TimmyTae’s Ramblings

If you found this site… it’s a bloody miracle.

More Irish Bullshit!

Tim Madres De Deus Airstrip Brazil.jpg

I’ve written about the sad story of N68084, the doomed DeHavilland Beaver, before, but I was amazed, well, not really; that the lie of the death of this airplane and its pilot is still out there on the Internet and on Wikipedia.

Let me tell you what really happened to N68084 and its bogus replacement.

I worked at Kenmore Air Harbor as a seaplane mechanic from November of 1978 to November of 1988. I worked on the swing shift from 4:30 PM to 1 AM and Mac, John, and I maintained the 20 seaplanes in the KAH fleet.

N68084 was one of many Army surplus Dehavilland Beavers that Kenmore Air Harbor had bought and refurbished in the world famous Beaver Shop at KAH at the northern end of Lake Washington near Seattle.

N68084 had just come out of the Beaver shop in May of 1979 and was a beautiful airplane. Mac had just done its first 100 hour inspection the night before the accident.

On June 11th, N68084 did not return to KAH from its flight up north to British Columbia. The pilot of the plane was young, cocky, and perhaps the pilot was “thunder running” over the water at low altitude as the very noisy radial Pratt & Whitney engine’s noise reverbated off of the water.

The three of us working that evening knew that the plane and pilot were missing, but that was all.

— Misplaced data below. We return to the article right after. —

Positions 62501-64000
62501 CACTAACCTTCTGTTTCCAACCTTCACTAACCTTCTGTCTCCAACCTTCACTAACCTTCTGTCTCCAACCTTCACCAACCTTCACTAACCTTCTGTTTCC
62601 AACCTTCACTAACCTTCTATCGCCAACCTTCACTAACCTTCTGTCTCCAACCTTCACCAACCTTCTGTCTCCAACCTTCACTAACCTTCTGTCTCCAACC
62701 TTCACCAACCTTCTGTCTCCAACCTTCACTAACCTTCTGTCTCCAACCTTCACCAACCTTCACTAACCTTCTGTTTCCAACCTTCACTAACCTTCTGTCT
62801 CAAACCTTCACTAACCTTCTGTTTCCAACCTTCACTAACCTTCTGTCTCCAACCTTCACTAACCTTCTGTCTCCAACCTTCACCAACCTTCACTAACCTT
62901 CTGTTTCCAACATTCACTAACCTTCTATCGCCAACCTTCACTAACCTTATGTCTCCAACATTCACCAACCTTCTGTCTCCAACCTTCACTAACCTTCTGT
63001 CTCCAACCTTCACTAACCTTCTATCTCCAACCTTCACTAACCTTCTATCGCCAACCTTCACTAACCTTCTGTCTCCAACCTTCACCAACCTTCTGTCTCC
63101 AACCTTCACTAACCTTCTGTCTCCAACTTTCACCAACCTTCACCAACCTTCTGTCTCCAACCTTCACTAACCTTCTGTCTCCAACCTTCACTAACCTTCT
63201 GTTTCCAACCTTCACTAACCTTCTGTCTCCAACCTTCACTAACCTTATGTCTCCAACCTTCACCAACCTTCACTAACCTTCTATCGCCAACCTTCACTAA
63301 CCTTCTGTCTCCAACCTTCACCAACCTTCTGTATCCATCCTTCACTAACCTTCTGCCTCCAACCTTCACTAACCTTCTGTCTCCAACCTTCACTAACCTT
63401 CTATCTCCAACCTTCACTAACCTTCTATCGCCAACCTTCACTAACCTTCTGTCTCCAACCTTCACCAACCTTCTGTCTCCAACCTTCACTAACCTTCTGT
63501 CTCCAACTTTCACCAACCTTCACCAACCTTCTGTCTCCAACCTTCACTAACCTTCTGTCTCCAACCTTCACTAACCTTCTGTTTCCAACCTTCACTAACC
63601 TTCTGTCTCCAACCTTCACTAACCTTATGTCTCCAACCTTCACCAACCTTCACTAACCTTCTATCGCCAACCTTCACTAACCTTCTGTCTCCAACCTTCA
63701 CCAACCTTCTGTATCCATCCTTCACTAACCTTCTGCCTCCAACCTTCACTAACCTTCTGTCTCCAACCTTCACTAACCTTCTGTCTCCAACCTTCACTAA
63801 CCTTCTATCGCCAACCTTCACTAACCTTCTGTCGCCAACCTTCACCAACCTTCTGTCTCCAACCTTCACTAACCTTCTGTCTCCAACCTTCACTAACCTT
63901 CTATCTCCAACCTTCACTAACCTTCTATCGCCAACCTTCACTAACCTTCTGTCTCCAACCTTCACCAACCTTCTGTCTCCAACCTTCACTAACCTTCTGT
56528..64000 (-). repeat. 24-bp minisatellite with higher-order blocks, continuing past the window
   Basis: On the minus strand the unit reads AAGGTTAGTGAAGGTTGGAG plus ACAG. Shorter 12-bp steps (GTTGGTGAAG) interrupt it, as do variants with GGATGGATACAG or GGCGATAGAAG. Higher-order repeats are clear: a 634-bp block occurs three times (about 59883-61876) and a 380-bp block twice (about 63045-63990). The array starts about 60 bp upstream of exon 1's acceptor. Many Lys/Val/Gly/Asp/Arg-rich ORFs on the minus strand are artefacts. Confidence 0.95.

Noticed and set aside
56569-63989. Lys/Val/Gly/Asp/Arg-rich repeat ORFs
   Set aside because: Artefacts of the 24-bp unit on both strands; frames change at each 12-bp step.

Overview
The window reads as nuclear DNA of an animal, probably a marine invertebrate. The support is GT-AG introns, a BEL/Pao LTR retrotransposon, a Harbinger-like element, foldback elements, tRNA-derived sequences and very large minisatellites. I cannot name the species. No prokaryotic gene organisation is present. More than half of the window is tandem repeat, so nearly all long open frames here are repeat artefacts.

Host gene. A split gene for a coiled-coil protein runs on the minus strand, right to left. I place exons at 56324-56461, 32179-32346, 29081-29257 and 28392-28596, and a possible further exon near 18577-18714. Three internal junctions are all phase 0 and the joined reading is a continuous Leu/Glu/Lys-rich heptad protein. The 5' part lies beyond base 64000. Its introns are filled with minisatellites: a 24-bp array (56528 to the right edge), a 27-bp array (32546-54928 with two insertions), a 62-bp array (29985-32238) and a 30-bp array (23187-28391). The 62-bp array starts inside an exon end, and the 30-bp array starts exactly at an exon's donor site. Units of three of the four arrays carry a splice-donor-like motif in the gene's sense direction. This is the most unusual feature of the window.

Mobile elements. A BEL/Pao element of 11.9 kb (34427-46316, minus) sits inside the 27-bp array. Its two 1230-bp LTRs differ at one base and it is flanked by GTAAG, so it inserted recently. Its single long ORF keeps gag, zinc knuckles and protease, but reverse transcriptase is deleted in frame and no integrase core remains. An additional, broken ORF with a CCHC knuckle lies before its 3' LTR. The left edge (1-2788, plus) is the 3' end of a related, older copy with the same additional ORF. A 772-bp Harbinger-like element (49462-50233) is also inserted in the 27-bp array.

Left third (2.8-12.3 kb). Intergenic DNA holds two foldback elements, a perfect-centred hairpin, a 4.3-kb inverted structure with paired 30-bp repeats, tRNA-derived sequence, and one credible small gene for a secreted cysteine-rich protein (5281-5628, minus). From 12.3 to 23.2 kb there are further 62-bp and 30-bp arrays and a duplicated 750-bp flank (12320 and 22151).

At about 10 PM the pilot’s young pretty girlfriend showed up at the hangar asking us if we knew anything. Mac, our foreman, had to tell her that her fiance was missing.

Now, that shouldn’t have been Mac’s job. Bob Munro, the owner and founder of KAH should have called her. His second in command, Bill Peters (one of the tightest men with a buck I ever met), should have called her.

But they didn’t.

The pilot’s Jeep stayed parked at KAH for weeks after the crash. It was a sad reminder of the deadly accident.

The next day only a single float from the plane was found floating on the sea. The plane was lost. The pilot’s body was never found. The plane was NOT recovered. It is still at the bottom of the sea.


Awhile later on… not sure how many months had passed, but Kenmore Air Harbor had bought another Army Surplus Beaver that they refurbished and rebuilt in the Beaver Shop only to discover that the FAA would not certify the plane because this Beaver had a serial number that was declared unfit to fly ever again by the FAA. No idea why this was the case. The FAA never explained why this Beaver could never fly again, but hey, it’s the FAA and they can do whatever they want.

So, Bob Munro and Bill Peters had a problem. They just spent tens of thousands of dollars rebuilding this aircraft and the FAA won’t certify it for flight, even though it is airworthy.

Bill Peters remembers that they still have all of the log books and paperwork from N68084 which rests at the bottom of the sea. Why not just pretend that this rebuilt Beaver with the “bad” serial # is N68084?